Another war where we were and shouldn’t have been. And when that political realization finally hit home after all the killing and loss of national treasure, pride and thousands of lives, someone blew the whistle and it ended. Again, those who were left came home.

And, again, the acknowledgment of veterans with a special day was pushed further down into the depth of our national consciousness and left largely to those who served to remember each other and the sacrifices that had been made.

Now we’re sending our young people and our megabillions of dollars to other places we shouldn’t be in a futile attempt to change conditions that have existed for thousands of years. Conditions that defeated every other nation that tried to intervene for whatever purpose. We won’t change things there, either. We will eventually come home without victory.

So maybe the only positive thing to come out of this terrible cost of lives and treasure is the resurgence of American recognition of what it means to be a veteran. A veteran of any war. Technology and some damned fine reporting by a few gutsy journalists who took cameras, cell phones and laptop computers into the line of fire in this one have given us non-combatants and non-participants a new realization of what it’s really like in battle under conditions none of us would care to experience.

So, Veteran’s Day seems to be making a comeback for the old and providing a new experience for the young. I’m seeing fewer Veteran’s Day sales and more Veteran’s Day flags. And parades. Little ones. Big ones. But more of ‘em.

All that is good. All of that is as it should be. But if you want to really get the meaning … if you really want to know what Veteran’s Day is supposed to be about … go talk to a veteran. Any veteran. Anywhere.

If you’re in a hurry, just shake a hand and say “Thank you.” If you’ve got some time, ask some questions about experiences, comrades and memories. That veteran will never stop you to tell you any of this. But if you ask, you’ll be the richer for what you learn.

And the veteran will be grateful for the chance to share and to have a new feeling that one more American has some idea of what it means to have borne the fight.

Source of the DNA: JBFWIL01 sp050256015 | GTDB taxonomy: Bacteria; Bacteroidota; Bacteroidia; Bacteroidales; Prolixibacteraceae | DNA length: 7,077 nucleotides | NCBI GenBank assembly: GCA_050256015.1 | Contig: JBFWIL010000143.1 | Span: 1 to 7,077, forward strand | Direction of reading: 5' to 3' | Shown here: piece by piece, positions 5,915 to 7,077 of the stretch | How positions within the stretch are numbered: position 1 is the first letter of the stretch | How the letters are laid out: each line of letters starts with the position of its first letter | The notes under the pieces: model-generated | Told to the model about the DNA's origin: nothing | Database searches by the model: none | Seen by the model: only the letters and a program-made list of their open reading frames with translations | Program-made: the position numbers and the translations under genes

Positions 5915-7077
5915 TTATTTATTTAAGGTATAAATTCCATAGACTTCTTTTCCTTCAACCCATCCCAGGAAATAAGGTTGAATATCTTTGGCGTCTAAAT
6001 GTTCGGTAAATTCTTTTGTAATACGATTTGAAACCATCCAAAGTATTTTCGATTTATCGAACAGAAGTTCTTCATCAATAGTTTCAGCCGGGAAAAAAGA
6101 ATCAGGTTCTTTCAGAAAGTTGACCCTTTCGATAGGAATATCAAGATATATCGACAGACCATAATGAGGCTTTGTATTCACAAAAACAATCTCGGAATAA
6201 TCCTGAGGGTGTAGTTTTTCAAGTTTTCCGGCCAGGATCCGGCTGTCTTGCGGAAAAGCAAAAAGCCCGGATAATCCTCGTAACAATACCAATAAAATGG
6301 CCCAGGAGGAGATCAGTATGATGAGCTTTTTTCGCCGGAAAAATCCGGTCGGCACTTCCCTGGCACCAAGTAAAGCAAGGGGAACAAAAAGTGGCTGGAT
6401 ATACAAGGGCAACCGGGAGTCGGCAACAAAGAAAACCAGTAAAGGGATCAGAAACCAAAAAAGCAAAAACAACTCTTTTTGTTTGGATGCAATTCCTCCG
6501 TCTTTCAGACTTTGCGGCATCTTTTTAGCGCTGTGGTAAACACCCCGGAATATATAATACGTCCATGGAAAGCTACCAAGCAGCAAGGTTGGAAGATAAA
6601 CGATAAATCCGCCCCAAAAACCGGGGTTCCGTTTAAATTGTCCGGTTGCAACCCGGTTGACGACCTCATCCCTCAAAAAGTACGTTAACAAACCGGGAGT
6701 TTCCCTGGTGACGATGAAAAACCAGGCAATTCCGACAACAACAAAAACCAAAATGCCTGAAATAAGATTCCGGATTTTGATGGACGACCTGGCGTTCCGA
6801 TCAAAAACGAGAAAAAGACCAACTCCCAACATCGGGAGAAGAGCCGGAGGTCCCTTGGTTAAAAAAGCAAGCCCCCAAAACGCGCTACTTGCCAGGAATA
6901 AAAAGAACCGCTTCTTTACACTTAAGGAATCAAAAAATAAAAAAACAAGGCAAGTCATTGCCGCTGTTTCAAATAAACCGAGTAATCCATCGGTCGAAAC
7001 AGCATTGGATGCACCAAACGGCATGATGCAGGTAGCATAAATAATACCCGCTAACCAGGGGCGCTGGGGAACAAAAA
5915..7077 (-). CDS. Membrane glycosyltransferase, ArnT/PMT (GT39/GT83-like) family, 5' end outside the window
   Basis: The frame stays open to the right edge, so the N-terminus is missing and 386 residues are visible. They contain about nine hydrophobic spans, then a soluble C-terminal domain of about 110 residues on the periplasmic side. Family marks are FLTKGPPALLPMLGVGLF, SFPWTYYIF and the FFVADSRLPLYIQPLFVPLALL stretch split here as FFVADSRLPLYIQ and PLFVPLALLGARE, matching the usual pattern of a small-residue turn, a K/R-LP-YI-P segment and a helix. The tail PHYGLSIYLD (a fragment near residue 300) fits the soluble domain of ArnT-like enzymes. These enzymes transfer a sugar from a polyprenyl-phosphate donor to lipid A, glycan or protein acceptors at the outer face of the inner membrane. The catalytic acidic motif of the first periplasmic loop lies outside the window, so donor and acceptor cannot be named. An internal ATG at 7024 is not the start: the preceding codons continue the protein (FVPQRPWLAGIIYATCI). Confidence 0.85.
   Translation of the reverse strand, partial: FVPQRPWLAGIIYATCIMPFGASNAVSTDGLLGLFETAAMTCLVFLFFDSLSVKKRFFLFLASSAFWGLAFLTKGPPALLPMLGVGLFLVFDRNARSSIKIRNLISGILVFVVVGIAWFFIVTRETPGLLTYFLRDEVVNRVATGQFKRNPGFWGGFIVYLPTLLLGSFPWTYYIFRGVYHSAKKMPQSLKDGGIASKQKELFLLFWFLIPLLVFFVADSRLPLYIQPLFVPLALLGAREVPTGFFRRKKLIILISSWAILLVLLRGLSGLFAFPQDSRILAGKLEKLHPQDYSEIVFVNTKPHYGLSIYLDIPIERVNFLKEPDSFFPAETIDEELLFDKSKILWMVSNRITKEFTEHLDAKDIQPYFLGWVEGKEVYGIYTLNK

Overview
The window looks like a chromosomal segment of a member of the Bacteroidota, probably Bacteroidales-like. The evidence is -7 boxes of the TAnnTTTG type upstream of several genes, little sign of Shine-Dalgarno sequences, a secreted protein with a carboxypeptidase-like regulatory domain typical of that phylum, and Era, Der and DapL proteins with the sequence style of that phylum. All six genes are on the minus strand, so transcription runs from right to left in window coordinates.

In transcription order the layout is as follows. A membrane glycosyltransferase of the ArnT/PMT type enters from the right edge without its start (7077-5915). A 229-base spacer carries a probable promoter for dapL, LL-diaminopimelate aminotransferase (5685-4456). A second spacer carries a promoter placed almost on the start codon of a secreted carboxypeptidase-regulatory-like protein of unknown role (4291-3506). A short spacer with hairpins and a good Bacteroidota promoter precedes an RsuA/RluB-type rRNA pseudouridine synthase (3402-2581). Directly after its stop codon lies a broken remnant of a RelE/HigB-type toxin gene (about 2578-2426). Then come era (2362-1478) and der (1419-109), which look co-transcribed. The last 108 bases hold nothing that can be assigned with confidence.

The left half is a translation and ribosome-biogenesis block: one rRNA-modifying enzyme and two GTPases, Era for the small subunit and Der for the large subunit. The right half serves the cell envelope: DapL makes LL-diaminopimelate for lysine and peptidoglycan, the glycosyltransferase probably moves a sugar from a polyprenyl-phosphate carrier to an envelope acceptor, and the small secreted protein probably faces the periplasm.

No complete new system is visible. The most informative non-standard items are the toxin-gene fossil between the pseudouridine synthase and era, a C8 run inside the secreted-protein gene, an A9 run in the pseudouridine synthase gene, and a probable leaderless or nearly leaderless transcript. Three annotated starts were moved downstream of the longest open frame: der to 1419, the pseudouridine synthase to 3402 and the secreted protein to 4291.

O.K. Here’s the disclosure right up front. I’m a longtime Boise State Broncos fan. Had season tickets for 25 years or so. I think they’ve been getting a bad rap from the national talking heads and that damned BCS poll. So there.

But I’m not a Boise State apologist because their schedule is not as tough as I’d like to see … or as it should be … for a serious national championship contender. So saying, my prediction: the Broncos will never appear in a BCS championship game unless the larger schools will put ‘em on their schedules. Which at this point most of those at the top won’t do, though Michigan will for the next three years.

Another personal stand: in my opinion, the BCS should be abolished in favor of a national playoff. Don’t give me that crap about what a problem that would be to figure out and schedule. We’ve won wars, gone to the moon and put a Democrat in the White House. We can do anything! But there’s so much money at stake we won’t do it.

Over a year ago, the Bronco’s Athletic Director, the head of the Western Athletic Conference and an ESPN rep called some of the major schools: Oklahoma, Alabama, etc. They offered $1 million or more for one game, the Broncos would go to the other school’s stadium with no return game required and they offered some other perks to make it a sweetheart deal. The sound of all those telephones being hung up repeatedly could be heard from coast to coast.

The word “NO” was pronounced with many regional accents. But it was always “NO.”